Feeds

NASA satellites spy on forests

Tracking trees in a changing climate

Beginner's guide to SSL certificates

A NASA funded study is using satellites to monitor forests, with the aim of measuring the impact of climate change on their growth and health.

The research should help scientists better understand the interplay of the factors that contribute to the composition and health of a forest. This in turn may help them forecast how forests could change as weather patterns shift.

The research is based on the so-called "vegetation index" from the MODerate-resolution Imaging Spectroradiometer (MODIS) aboard NASA's Terra and Aqua satellites. This is a measure of forest productivity - a measure of photosynthesis and the ability of the forest of absorb carbon dioxide and convert that into new planet tissue.

The scientists found a strong link between the diversity of a forest's trees and its overall productivity in different weather conditions.

Richard Waring, professor emeritus of forest science at Oregon State University and lead author of the study, said: "These new data help us better predict how forests may change so officials can implement environmental plans or regulations to lessen the impact in advance. The data...may be helpful in sorting out changes in forest health caused by land conversion or pollution rather than climate change."

According to NASA, the vegetation index can also be used to estimate the number of tree species in a region.

Previously, tracking forest diversity was a very laborious process, involving lots of expensive field work and sample analysis. This project compared the predictions from the vegetation index against the last forest "census" and found that the predictions are usually very accurate.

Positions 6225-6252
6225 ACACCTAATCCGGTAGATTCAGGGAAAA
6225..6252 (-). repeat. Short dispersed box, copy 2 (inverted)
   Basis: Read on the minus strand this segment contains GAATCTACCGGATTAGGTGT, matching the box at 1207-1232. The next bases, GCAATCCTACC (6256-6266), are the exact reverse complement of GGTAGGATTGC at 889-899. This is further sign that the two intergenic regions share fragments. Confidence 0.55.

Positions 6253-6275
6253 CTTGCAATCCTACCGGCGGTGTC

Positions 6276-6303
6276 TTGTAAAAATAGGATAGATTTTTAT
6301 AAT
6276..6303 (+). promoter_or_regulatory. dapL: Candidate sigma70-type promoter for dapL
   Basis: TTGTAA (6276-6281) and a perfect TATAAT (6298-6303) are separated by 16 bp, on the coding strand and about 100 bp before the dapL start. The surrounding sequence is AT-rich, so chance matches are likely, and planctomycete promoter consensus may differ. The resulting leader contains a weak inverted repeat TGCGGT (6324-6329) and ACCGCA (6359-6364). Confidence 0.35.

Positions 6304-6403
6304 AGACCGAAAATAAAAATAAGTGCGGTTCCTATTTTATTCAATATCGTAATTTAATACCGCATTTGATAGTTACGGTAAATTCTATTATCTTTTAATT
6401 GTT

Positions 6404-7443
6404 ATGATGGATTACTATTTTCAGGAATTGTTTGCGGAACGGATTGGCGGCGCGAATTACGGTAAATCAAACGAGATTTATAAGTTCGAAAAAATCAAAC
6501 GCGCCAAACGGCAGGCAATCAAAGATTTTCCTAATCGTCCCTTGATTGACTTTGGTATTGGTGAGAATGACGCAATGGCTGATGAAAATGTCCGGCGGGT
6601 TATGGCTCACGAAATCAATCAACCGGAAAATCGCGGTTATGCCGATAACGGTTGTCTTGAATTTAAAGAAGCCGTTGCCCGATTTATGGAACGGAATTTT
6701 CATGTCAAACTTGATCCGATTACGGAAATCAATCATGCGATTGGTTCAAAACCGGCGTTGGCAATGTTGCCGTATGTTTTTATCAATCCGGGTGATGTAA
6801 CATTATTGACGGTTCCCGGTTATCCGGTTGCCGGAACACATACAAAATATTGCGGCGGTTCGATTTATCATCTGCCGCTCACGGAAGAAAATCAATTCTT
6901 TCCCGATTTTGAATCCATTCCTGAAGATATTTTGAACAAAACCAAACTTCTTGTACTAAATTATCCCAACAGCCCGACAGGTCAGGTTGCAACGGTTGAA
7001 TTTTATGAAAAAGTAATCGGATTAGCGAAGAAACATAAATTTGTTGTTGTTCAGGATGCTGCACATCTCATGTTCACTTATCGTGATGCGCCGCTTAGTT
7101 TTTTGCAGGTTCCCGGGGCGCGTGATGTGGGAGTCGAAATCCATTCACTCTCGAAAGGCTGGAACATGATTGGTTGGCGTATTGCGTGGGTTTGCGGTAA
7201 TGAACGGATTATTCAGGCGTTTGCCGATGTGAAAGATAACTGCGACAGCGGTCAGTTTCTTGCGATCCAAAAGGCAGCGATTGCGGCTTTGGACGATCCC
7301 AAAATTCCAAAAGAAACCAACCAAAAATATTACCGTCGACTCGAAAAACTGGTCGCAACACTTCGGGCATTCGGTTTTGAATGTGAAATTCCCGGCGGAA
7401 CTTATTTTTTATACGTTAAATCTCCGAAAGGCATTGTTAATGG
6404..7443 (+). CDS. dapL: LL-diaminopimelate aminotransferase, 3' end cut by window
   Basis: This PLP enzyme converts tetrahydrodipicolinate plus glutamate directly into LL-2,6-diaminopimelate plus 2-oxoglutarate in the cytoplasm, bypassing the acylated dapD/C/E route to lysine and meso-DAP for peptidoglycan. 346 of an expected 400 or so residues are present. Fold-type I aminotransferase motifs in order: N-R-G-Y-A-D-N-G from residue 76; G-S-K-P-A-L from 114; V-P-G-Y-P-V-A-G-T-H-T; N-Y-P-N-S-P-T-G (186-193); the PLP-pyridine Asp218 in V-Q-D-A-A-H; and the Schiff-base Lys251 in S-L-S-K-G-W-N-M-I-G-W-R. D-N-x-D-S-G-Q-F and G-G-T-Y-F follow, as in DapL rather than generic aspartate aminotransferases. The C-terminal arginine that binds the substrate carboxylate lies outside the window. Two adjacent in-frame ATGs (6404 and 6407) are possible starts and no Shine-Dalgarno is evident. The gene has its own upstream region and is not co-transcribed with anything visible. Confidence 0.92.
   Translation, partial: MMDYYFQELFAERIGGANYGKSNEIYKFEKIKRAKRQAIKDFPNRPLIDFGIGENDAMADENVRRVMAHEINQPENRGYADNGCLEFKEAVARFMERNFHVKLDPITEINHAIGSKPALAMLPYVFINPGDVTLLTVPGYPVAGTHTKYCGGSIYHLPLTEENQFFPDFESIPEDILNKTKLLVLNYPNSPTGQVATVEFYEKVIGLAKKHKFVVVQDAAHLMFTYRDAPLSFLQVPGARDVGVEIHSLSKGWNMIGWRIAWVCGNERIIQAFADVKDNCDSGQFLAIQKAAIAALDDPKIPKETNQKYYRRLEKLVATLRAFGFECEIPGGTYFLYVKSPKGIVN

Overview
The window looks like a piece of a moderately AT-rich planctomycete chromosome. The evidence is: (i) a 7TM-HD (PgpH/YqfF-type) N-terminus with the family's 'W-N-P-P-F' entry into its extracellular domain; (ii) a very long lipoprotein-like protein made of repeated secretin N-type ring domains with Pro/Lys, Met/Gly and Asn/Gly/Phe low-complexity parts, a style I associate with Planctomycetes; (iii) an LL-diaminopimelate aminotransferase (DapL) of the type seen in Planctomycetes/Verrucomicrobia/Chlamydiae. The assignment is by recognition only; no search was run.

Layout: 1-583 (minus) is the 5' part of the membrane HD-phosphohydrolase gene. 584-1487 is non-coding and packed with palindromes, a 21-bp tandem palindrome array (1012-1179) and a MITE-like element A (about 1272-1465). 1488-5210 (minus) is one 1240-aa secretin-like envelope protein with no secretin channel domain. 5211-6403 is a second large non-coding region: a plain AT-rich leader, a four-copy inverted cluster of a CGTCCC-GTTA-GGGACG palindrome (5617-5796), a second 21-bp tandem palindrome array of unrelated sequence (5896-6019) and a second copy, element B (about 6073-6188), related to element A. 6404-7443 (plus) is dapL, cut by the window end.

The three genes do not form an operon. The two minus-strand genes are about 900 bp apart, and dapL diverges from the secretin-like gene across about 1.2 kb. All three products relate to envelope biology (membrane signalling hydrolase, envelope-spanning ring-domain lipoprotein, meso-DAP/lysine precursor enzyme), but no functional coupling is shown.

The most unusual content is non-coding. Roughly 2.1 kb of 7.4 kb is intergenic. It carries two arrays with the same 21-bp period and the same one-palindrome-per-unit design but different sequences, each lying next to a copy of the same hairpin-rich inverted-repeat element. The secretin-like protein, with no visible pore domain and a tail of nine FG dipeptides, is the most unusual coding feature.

There was an anomaly, however, in the Pacific North West. Here, the vegetation index correlated with about double the actual number of tree species.

The researchers suggest that an abrupt climate shift during the Pliocene, when the region became much cooler and drier, is responsible. Many species died out during this period and have not recovered. However, the data suggests the region could support as many as 60 additional species, were it not for this shift.

"It is unclear how forests will respond in the future, when climate change is likely to accelerate," said Waring.

The work does suggest a couple of scenarios. If evergreen conifers move into new, previously treeless areas, for example, they could actually accelerate local warming because they would reflect less of the sun's heat than the snow they'd be replacing.

Alternatively, a shift in climate could increase diversity in some forests, making the forest more resistant to disease or infestations of insects. It could also make areas vulnerable to invasion by "alien" species, the researchers said. ®

Internet Security Threat Report 2014

More from The Register

next story
GRAV WAVE DRAMA: 'Big Bang echo' may have been grit on the scanner – boffins
Exit Planet Dust on faster-than-light expansion of universe
SpaceX Dragon cargo truck flies 3D printer to ISS: Clawdown in 3, 2...
Craft berths at space station with supplies, experiments, toys
That glass of water you just drank? It was OLDER than the SUN
One MEELLION years older. Some of it anyway
Big dinosaur wowed females with its ENORMOUS HOOTER
That's right, Doris, I've got biggest snout in the prehistoric world
Japanese volcano eruption reportedly leaves 31 people presumed dead
Hopes fade of finding survivors on Mount Ontake
Relive the death of Earth over and over again in Extinction Game
Apocalypse now, and tomorrow, and the next day, and the day after that ...
prev story

Whitepapers

Providing a secure and efficient Helpdesk
A single remote control platform for user support is be key to providing an efficient helpdesk. Retain full control over the way in which screen and keystroke data is transmitted.
Intelligent flash storage arrays
Tegile Intelligent Storage Arrays with IntelliFlash helps IT boost storage utilization and effciency while delivering unmatched storage savings and performance.
Beginner's guide to SSL certificates
De-mystify the technology involved and give you the information you need to make the best decision when considering your online security options.
Security for virtualized datacentres
Legacy security solutions are inefficient due to the architectural differences between physical and virtual environments.
Secure remote control for conventional and virtual desktops
Balancing user privacy and privileged access, in accordance with compliance frameworks and legislation. Evaluating any potential remote control choice.